This page, begun in spring 2019, covers the intersection of carbon pricing and other climate policy issues with the 2020 presidential campaign. We update it continually. Last update: June 11, 2019
Inslee demands DNC rescind its climate-debate ban
Washington Gov. Jay Inslee used his June 11 appearance on “Democracy Now” (downloadable MP3) to demand the Democratic National Committee withdraw its threat to exclude from its forums any presidential candidate who participates in non-DNC-sanctioned debates.
Inslee addressed the DNC stance at the start of his 30-minute interview with Democracy Now hosts Amy Goodman and Juan Gonzalez (the segment begins at minute 13:00 of the program). The interview focuses, as does Inslee’s campaign, on climate change but it also ranges across related topics such as immigration, health care and economic development.
Biden climate plan includes a fee on carbon pollution . . . and carbon tariffs
Former V-P and current Democratic front-runner Joe Biden “proposes that Congress pass a law by 2025 to establish some form of price or tax on carbon dioxide pollution, a policy championed by most economists as the most effective way to fight climate change,” the New York Times reported on June 4.
Though Biden did not specify a dollar level for a carbon tax, and a 2025 launch date appears very far off, his climate plan, which goes far beyond a carbon price, was applauded by some activists. “He put out a comprehensive climate plan that cites the Green New Deal and names climate change as the greatest challenge facing America and the world,” Varshini Prakash, executive director of the Sunrise Movement, told the Times. “The pressure worked.”
The Biden plan also includes “carbon tariffs” on imported goods, according to the Times. Such a measure presumes a U.S. carbon tax, since carbon tariffs would be levied on the excess of domestic U.S. carbon taxes relative to other countries’ own carbon price. (For more on carbon tariffs see our Border Adjustments page.)
Dems: 8 out of 18 strongly for taxing carbon emissions
A year and a half out, the 2020 presidential campaign has already paid more attention to climate change than any previous election — perhaps even every previous election combined. (Bill McKibben surveyed the depressing history as part of an election preview for Politico.)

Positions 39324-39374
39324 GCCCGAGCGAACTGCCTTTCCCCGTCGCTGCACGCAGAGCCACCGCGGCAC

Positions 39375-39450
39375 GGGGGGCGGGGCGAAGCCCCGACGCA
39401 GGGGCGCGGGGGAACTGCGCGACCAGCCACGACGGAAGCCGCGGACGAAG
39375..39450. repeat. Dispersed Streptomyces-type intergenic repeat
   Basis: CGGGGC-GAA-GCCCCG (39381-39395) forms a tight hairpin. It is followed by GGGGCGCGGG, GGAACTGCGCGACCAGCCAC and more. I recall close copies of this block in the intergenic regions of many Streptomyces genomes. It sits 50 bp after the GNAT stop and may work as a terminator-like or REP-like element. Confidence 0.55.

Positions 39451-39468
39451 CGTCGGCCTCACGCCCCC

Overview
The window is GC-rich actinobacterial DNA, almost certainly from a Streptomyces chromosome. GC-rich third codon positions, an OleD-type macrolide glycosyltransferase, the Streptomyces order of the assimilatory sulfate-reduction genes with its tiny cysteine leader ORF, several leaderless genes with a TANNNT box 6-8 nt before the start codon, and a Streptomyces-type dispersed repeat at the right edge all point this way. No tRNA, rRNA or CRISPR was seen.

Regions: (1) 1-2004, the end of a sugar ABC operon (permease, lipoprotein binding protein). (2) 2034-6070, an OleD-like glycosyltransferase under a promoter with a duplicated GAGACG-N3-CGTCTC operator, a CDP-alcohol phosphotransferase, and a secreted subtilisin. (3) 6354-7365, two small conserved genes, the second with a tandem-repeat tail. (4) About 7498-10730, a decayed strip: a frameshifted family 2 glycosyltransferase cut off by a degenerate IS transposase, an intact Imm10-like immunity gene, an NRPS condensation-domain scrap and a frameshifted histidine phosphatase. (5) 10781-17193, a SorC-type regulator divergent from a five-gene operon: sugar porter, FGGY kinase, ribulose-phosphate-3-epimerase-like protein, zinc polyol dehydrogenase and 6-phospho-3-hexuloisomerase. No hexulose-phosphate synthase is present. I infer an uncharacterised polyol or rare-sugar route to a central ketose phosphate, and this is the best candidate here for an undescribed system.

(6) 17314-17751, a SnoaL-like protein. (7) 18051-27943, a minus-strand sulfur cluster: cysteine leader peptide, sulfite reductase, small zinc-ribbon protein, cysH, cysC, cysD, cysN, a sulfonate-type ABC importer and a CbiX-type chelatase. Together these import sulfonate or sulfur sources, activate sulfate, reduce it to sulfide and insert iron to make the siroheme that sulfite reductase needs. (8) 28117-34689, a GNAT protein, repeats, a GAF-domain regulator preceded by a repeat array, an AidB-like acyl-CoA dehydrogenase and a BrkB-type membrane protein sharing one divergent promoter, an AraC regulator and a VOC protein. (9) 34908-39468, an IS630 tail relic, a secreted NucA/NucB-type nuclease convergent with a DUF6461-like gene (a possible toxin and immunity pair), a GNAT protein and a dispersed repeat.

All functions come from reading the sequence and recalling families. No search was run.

The best news of all is that voters are speaking up. In an April 2019 Monmouth University Poll of Iowa Democrats, climate change ranked second among issues of concern, albeit far behind health care. (Environmental concerns generally also ranked fairly high, which may also reflect climate concern.) The June 4 Times article cited above (re Biden) quoted a Democratic pollster proclaiming, “Climate change is an incredibly important issue for the Democratic base right now. It’s about the future, and it’s something that [President Trump] has made worse in the minds of the Democratic base.”
The candidates — well, the Democrats, anyway — are responding:
- Every sitting senator in the race has cosponsored the Green New Deal resolution sponsored by Sen. Edward Markey (D-MA). (CTC policy associate Bob Narus identified the policy synergies between carbon taxes and the Green New Deal in two recent posts, Green New Dealers Should Embrace a Carbon Tax and Carbon Tax Advocates Should Embrace a Green New Deal.)
- A dozen candidates have sworn off campaign contributions from fossil-fuel companies, according to Oil Change International (see graphic).
- Most importantly, a number of candidates — Beto O’Rourke, Jay Inslee, Elizabeth Warren and, now, Joe Biden have rolled out serious, detailed climate programs. (See below for coverage of these proposals.)
Only three candidates have explicitly endorsed a carbon tax, however. Aside from Biden, Former Maryland representative John Delaney was an original cosponsor of the Energy Innovation and Carbon Dividend Act of 2018, which largely followed Citizens’ Climate Lobby’s fee-and-dividend template. And South Bend, Indiana, mayor Pete Buttigieg made an articulate case for the same approach in an appearance on the Tonight Show (beginning at 6:15):
There’s also a plan called a carbon tax and dividend. Basically you set a price on things that put carbon into the atmosphere, but then you can rebate that back out to the American people so most of us would actually be better off if we did it. Meanwhile it would help change the economic incentives so that you’d see less activity that hurts the environment. Because the true cost is not reflected in the price of, for example, energy that comes from coal. If you were facing the true cost of it you’d have to set that price a lot higher.
Most of the field has been tiptoeing around the issue, perhaps fearing, in the words of New York Times columnist David Leonhardt, that carbon taxes “focus people’s attention on the short-terms costs of moving away from dirty energy” instead of on the benefits of clean energy.
But if they aren’t running on carbon pricing, at least some of the candidates aren’t running away from it, either. In April 2019, when the Times surveyed the announced Democratic candidates (18 at the time) on climate change, it found seven who “put their weight firmly behind a carbon tax”: Cory Booker, Pete Buttigieg, Julián Castro, John Delaney, Kirsten Gillibrand, Marianne Williamson and Andrew Yang. (Presumably, Biden has joined the ranks.)
Five others said they were “willing to consider” a carbon tax, according to the Times: Jay Inslee, Amy Klobuchar, Beto O’Rourke, Tim Ryan, Eric Swalwell.
In May 2019, Citizens Climate Lobby posted a more detailed survey, Which 2020 candidates support carbon pricing?, with thumbnails of eight Democratic candidates as well as two possible Republican challengers to President Trump.
Sanders is said to “demote” carbon taxing